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Furniture Stability

AHFA Proposes to Amend 'STURDY'

The American Home Furnishings Alliance (AHFA) this week proposed amendments to “STURDY” – the Stop Tip-overs of Unstable, Risky Dressers on Youth Act – to bring clarity and increased effectiveness to the proposed legislation.

STURDY passed the House in 2017 and again in 2019 but was unable to advance in the Senate. Ambiguities in the legislation, as proposed, are likely to result in another impasse, according to AHFA.

STURDY requires the Consumer Product Safety Commission (CPSC) to develop a mandatory stability standard for clothing storage furniture. STURDY outlines specific new stability test methods to account for “real world” use and the foreseeable interactions of children with clothing storage furniture.

It also mandates that this rule be developed in accordance with Section 553 of the Administrative Procedure Act – a fast-track rulemaking that allows the Commission to bypass cost-benefit analysis and to forego response to industry comments and concerns.

As currently written, STURDY also grants CPSC the ability to revise the regulation at any time – again, without industry input or analysis.

Amendments proposed by AHFA this week would limit the fast-track rulemaking to children’s products as defined by the Consumer Product Safety Act (CPSA). By incorporating the clear definition of a “children’s product” from the CPSA, STURDY’s provisions would apply to clothing storage units designed or intended primarily for children age 12 and under.

AHFA further proposed that STURDY be expanded to require the adoption of ASTM International’s F2057-19 – the current standard for clothing storage units – as a mandatory standard for general clothing storage furniture not defined as children’s products.

AHFA has long supported a strong mandatory stability standard for clothing storage furniture. The absence of an enforceable mandatory standard continues to result in the sale of non-compliant clothing storage units, which are involved in the majority of tip-over fatalities involving children.

“AHFA’s proposed approach ensures a rigorous stability standard for all clothing storage furniture,” stated AHFA CEO Andy Counts. “It ensures all clothing storage units are engineered to remain stable under the weight of a curious toddler. It ensures all CSUs include a warning label alerting parents to potential tip-over hazards. And it ensures all CSUs arrive at the customer’s home with tested tip restraints and instructions for installing them.” All of these requirements are contained within the current ASTM standard.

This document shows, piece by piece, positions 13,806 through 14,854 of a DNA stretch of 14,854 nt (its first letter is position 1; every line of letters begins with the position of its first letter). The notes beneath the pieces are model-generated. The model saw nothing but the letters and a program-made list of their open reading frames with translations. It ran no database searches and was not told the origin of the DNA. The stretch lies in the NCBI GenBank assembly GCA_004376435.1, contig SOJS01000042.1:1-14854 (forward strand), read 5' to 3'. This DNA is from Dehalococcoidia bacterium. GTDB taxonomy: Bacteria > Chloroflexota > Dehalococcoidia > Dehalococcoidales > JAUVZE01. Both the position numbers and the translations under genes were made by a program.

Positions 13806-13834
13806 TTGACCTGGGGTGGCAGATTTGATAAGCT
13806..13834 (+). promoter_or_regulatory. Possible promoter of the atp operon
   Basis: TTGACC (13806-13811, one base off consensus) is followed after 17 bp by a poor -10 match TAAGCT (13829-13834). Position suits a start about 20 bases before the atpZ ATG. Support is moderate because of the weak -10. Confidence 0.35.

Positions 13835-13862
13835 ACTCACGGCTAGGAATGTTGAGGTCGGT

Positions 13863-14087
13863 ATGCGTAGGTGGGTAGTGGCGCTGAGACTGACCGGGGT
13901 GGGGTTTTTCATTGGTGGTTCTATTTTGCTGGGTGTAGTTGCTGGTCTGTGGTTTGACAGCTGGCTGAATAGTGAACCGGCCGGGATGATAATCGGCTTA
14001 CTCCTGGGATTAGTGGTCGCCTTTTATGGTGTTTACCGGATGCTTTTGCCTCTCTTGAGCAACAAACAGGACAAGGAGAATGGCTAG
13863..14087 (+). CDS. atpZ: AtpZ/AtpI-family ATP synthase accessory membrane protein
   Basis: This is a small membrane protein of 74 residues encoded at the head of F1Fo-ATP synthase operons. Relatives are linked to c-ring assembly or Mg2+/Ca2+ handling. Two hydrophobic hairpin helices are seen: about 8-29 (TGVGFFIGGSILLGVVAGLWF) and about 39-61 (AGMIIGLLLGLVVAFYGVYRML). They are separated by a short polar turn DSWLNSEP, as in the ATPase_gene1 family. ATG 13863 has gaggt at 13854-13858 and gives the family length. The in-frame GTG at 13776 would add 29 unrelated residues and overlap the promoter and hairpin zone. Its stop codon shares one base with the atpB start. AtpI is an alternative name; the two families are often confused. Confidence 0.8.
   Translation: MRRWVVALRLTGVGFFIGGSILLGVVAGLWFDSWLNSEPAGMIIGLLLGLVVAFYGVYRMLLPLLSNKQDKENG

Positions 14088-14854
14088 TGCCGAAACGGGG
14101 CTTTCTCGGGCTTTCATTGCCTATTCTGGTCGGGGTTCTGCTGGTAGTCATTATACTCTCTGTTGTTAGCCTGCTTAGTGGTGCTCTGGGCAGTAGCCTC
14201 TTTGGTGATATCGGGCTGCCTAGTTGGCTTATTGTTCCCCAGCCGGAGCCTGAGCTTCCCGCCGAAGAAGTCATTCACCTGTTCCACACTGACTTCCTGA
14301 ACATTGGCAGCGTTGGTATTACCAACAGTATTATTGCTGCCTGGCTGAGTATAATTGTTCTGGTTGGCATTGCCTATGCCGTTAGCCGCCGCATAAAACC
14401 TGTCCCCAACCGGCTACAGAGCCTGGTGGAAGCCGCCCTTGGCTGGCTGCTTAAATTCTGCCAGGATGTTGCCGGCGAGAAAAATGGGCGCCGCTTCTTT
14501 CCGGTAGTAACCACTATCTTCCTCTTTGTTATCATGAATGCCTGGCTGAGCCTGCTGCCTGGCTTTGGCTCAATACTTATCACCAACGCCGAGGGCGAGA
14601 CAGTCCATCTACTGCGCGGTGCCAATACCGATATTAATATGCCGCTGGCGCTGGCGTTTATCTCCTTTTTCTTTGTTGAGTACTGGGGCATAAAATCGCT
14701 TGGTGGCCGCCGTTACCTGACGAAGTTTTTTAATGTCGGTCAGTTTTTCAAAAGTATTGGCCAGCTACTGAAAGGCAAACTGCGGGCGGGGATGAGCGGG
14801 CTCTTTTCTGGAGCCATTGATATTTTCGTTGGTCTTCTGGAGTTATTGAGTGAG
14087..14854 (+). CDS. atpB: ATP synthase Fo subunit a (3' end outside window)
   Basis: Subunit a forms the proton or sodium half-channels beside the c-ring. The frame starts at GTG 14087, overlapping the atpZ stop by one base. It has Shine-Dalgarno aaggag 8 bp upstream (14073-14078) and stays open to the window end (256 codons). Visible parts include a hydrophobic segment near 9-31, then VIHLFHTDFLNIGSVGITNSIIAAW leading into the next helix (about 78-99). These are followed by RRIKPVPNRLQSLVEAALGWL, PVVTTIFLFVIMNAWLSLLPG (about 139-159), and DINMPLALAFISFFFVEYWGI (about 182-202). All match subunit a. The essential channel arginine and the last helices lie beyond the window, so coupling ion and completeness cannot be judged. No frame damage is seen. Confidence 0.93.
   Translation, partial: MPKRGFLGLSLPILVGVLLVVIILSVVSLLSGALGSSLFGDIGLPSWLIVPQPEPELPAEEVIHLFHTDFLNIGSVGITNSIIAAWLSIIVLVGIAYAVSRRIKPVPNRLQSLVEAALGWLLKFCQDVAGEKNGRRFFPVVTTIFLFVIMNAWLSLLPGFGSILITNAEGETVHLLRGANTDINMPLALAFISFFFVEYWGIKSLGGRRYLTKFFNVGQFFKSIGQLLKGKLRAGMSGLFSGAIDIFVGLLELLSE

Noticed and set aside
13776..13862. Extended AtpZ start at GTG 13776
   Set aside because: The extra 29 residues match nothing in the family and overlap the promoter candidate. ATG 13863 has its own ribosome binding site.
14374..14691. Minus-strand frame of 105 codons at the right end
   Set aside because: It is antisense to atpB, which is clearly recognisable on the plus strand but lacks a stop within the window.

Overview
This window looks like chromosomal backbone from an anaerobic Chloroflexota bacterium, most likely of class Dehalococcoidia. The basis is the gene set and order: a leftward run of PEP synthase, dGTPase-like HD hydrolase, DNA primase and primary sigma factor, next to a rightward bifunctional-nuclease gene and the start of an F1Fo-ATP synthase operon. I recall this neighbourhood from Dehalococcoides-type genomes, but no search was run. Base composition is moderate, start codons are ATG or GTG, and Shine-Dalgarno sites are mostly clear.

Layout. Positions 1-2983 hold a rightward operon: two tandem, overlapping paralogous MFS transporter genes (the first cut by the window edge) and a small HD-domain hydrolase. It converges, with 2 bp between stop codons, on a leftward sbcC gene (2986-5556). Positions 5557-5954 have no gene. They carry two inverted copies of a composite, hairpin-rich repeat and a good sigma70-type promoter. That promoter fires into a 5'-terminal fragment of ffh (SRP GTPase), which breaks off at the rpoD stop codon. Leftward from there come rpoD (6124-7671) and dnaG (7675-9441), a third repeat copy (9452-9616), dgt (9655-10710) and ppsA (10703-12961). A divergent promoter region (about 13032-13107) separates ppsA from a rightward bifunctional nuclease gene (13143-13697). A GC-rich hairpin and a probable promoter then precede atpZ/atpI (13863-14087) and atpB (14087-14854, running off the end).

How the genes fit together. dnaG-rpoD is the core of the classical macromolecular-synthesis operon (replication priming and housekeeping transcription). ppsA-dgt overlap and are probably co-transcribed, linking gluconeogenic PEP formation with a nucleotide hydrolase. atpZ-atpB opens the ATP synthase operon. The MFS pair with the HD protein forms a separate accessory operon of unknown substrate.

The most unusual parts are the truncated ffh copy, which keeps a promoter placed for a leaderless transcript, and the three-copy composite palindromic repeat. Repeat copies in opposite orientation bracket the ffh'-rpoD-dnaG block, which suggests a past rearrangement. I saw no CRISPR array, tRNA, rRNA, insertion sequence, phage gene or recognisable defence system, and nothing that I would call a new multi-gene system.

At the same time, the approach recommended by AHFA would subject furniture specifically marketed for a child’s room to additional safety specifications outlined in STURDY that address “real life” circumstances unique to families with small children. Some of the scenarios identified by parents and reflected in STURDY’s requirements include a child climbing with multiple drawers open and the dynamic force of a child climbing on or playing in open drawers.

In addition to the differentiation for children’s products, AHFA also has proposed an automatic update provision in STURDY. With this provision, any future updates to the ASTM standard would become part of the mandatory standard for general clothing storage furniture within 180 days. The ASTM Subcommittee on Furniture Safety currently is researching new test methods that account for “real world” use of general clothing storage furniture, such as testing on a carpeted surface, testing with drawers loaded and testing with multiple drawers open at the same time.